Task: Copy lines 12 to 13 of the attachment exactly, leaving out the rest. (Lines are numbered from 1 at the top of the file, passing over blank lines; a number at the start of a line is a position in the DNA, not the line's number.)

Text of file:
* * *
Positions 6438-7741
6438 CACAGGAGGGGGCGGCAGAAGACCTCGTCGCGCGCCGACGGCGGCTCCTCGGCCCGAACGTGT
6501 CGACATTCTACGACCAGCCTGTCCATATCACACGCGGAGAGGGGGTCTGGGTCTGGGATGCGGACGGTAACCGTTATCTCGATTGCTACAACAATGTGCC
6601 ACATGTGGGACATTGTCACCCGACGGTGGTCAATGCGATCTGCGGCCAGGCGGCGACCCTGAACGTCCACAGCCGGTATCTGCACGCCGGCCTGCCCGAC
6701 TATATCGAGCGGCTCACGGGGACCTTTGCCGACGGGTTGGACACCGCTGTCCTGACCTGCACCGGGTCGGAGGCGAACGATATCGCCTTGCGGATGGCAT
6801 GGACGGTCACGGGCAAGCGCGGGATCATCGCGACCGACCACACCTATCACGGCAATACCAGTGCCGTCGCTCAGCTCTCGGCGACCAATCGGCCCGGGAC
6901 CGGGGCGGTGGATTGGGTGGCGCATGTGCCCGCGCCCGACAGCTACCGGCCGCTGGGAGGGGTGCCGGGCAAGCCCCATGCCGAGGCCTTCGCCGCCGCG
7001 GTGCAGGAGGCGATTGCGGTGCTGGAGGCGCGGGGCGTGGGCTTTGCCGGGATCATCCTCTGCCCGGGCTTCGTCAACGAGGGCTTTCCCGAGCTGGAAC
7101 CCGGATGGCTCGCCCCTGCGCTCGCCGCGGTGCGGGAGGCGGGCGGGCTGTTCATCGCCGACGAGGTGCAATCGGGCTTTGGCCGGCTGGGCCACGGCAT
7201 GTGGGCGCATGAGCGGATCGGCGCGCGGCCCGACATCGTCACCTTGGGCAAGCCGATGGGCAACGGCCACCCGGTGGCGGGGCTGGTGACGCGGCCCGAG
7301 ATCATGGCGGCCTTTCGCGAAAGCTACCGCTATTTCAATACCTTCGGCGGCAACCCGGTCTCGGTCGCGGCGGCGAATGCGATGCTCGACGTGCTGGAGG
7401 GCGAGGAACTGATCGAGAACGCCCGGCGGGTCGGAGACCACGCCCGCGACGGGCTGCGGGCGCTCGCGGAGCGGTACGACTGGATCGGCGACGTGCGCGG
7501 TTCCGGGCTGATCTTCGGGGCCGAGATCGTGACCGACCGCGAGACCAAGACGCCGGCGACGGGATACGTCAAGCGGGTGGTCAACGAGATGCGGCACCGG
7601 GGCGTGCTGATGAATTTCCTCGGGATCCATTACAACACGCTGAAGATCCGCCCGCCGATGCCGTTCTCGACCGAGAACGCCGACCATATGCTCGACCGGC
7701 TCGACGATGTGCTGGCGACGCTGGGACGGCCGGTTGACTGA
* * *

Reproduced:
7401 GCGAGGAACTGATCGAGAACGCCCGGCGGGTCGGAGACCACGCCCGCGACGGGCTGCGGGCGCTCGCGGAGCGGTACGACTGGATCGGCGACGTGCGCGG
7501 TTCCGGGCTGATCTTCGGGGCCGAGATCGTGACCGACCGCGAGACCAAGACGCCGGCGACGGGATACGTCAAGCGGGTGGTCAACGAGATGCGGCACCGG